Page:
The fully autonomous "follow me" golf caddy
May 16, 2008 Mark Twain once famously quipped that "Golf is a good walk spoiled". Perhaps if he'd had access to the fully autonomous Shadow Caddy®, he might have been a little more enthusiastic.
This "follow-me golf caddy" has the ability to trail you around the course without the use of any form of remote control, making it a civilized compromise between dragging or carrying a set of clubs or foregoing the benefits of a pleasant stroll entirely by riding in a golf cart. It's also cheaper than hiring a human caddy and because it is autonomous, it leaves your mind free to concentrate on connecting with that little white ball.
Golfer Hubert Novak decided to pursue the idea in 2004, after a search for a hands-free product that could meet his needs proved fruitless. Although the concept itself is not new, no one had ever managed to successfully commercialize a product like this until now.
The Shadow Caddy® works via a transmitter worn on the body of the user and uses multiple on-board CPUs and a collision detection system to navigate the fairways. There are two simple settings controlled by a panel at the front of the 3-wheeled cart: “Follow-Me” for normal use and “Park” to stop it from following you onto the green (or into a bunker, creek, jungle, public roadway and so on). In park mode the cart simply stays put until you return and re-activate it and there's also a reverse button in case it does follow you into any awkward spots.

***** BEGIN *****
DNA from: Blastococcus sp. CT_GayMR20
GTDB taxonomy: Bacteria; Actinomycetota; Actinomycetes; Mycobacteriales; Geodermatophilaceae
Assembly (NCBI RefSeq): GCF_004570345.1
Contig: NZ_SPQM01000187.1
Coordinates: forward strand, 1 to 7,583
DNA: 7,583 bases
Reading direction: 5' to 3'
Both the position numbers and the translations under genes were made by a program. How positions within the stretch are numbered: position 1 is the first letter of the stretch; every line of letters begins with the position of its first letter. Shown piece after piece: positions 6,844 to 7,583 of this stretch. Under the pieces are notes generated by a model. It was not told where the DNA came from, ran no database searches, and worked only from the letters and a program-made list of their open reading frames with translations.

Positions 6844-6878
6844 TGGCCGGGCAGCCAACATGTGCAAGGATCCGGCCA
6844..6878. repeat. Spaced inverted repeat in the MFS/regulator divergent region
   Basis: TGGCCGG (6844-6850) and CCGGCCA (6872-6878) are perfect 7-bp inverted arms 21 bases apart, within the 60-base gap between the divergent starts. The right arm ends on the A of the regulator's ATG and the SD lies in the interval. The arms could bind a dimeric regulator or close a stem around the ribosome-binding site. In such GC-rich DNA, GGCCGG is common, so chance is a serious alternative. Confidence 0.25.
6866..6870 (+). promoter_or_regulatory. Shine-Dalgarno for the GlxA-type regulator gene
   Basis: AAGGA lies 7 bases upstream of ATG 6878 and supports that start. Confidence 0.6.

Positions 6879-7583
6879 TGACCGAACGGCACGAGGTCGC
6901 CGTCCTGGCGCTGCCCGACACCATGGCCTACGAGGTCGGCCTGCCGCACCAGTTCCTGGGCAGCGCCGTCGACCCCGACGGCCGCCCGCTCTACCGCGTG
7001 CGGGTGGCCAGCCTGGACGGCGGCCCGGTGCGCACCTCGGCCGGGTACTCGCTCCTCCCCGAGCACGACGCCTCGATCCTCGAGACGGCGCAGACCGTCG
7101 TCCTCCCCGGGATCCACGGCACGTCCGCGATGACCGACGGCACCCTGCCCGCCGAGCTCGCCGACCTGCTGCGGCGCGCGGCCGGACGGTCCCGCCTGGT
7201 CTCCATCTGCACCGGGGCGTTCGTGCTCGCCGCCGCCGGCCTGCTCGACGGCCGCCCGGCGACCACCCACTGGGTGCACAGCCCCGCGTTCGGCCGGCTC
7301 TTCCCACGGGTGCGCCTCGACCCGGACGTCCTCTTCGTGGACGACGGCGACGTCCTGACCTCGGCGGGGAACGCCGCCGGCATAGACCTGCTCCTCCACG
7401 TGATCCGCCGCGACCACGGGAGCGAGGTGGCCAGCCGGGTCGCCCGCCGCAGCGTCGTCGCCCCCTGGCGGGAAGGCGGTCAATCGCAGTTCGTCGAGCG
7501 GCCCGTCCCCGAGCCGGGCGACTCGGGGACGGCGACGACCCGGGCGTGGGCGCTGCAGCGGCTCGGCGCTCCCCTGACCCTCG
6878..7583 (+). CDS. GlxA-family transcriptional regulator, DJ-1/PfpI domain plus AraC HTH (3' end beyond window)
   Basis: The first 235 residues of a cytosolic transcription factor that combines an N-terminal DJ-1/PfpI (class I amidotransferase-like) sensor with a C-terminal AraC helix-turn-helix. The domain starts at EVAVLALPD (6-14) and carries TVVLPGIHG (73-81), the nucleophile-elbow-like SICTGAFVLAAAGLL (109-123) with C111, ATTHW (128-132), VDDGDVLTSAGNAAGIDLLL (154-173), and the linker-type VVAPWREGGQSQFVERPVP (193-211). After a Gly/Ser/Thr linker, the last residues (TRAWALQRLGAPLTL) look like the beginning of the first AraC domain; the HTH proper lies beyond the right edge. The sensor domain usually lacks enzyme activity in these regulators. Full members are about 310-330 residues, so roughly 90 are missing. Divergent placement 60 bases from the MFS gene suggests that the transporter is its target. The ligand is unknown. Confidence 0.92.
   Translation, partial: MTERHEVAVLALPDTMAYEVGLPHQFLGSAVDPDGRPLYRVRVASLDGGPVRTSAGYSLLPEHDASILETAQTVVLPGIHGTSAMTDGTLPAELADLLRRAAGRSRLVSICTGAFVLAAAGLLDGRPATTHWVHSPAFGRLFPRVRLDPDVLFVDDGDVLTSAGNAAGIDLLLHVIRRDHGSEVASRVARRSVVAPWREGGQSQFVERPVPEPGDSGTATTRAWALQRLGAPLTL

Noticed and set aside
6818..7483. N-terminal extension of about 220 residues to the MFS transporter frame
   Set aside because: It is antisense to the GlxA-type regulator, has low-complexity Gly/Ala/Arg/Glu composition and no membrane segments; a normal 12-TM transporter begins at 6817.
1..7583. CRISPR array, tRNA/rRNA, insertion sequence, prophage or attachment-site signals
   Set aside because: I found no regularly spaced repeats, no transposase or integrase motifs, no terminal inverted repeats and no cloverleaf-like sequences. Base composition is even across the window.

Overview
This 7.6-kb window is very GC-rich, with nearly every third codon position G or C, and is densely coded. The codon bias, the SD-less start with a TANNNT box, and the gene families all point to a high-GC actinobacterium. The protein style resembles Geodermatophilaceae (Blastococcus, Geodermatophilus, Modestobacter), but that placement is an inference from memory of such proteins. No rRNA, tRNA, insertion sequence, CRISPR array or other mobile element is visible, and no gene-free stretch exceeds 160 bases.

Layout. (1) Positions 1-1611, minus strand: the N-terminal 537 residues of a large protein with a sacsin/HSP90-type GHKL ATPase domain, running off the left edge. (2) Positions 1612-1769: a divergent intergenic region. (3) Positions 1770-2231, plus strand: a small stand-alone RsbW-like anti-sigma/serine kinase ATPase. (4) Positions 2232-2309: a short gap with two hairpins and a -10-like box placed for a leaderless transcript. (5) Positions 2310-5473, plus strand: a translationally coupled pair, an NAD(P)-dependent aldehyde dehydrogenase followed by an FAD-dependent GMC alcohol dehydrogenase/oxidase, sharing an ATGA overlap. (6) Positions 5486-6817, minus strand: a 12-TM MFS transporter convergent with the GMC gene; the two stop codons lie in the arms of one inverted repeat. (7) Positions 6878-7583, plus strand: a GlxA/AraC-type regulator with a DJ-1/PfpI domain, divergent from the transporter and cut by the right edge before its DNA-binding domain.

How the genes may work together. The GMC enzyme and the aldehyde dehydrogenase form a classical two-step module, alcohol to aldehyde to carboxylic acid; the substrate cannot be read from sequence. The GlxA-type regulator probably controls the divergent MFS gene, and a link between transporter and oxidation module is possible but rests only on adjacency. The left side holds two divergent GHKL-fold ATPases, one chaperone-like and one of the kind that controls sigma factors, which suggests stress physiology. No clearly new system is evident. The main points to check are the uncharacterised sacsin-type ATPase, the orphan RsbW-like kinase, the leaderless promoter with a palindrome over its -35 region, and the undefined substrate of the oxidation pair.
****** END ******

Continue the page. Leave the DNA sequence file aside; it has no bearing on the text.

The Shadow Caddy can function in all weather conditions according to the designers and is quite zippy as this video demonstrates. One criticism is that the transmitter looks to be on the high-end of the "pocket-sized" scale, and this could be a distraction for some golfers. The system undoubtedly has huge potential however, and the Australian based company is also licensing the tracking technology in non-golf areas.
One of 21 finalists in the Next Big Thing Award, Shadow Caddy is initially being marketed under a rental model rather than as a retail product. Trials are are being conducted at four Melbourne golf courses.